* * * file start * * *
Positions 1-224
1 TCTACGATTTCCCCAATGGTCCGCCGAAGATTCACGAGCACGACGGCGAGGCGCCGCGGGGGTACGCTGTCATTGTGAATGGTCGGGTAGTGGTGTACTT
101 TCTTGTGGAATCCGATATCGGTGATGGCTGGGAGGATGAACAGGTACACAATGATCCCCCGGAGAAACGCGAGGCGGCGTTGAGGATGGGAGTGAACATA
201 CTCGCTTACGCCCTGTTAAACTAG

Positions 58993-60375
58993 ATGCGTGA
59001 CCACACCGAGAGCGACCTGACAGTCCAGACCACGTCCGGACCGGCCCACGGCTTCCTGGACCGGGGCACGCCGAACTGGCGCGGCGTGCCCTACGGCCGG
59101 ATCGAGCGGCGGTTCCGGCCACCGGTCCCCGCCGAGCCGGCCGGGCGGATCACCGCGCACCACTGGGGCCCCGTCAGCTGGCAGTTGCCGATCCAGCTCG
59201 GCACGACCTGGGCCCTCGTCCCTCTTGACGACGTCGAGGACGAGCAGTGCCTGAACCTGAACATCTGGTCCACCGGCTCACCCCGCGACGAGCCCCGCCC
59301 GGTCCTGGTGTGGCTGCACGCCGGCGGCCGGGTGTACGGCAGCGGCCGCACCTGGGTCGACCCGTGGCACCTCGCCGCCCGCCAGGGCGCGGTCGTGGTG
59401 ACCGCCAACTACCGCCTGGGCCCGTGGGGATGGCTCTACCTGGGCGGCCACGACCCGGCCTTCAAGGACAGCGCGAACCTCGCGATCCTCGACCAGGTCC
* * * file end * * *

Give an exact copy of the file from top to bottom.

Positions 1-224
1 TCTACGATTTCCCCAATGGTCCGCCGAAGATTCACGAGCACGACGGCGAGGCGCCGCGGGGGTACGCTGTCATTGTGAATGGTCGGGTAGTGGTGTACTT
101 TCTTGTGGAATCCGATATCGGTGATGGCTGGGAGGATGAACAGGTACACAATGATCCCCCGGAGAAACGCGAGGCGGCGTTGAGGATGGGAGTGAACATA
201 CTCGCTTACGCCCTGTTAAACTAG

Positions 58993-60375
58993 ATGCGTGA
59001 CCACACCGAGAGCGACCTGACAGTCCAGACCACGTCCGGACCGGCCCACGGCTTCCTGGACCGGGGCACGCCGAACTGGCGCGGCGTGCCCTACGGCCGG
59101 ATCGAGCGGCGGTTCCGGCCACCGGTCCCCGCCGAGCCGGCCGGGCGGATCACCGCGCACCACTGGGGCCCCGTCAGCTGGCAGTTGCCGATCCAGCTCG
59201 GCACGACCTGGGCCCTCGTCCCTCTTGACGACGTCGAGGACGAGCAGTGCCTGAACCTGAACATCTGGTCCACCGGCTCACCCCGCGACGAGCCCCGCCC
59301 GGTCCTGGTGTGGCTGCACGCCGGCGGCCGGGTGTACGGCAGCGGCCGCACCTGGGTCGACCCGTGGCACCTCGCCGCCCGCCAGGGCGCGGTCGTGGTG
59401 ACCGCCAACTACCGCCTGGGCCCGTGGGGATGGCTCTACCTGGGCGGCCACGACCCGGCCTTCAAGGACAGCGCGAACCTCGCGATCCTCGACCAGGTCC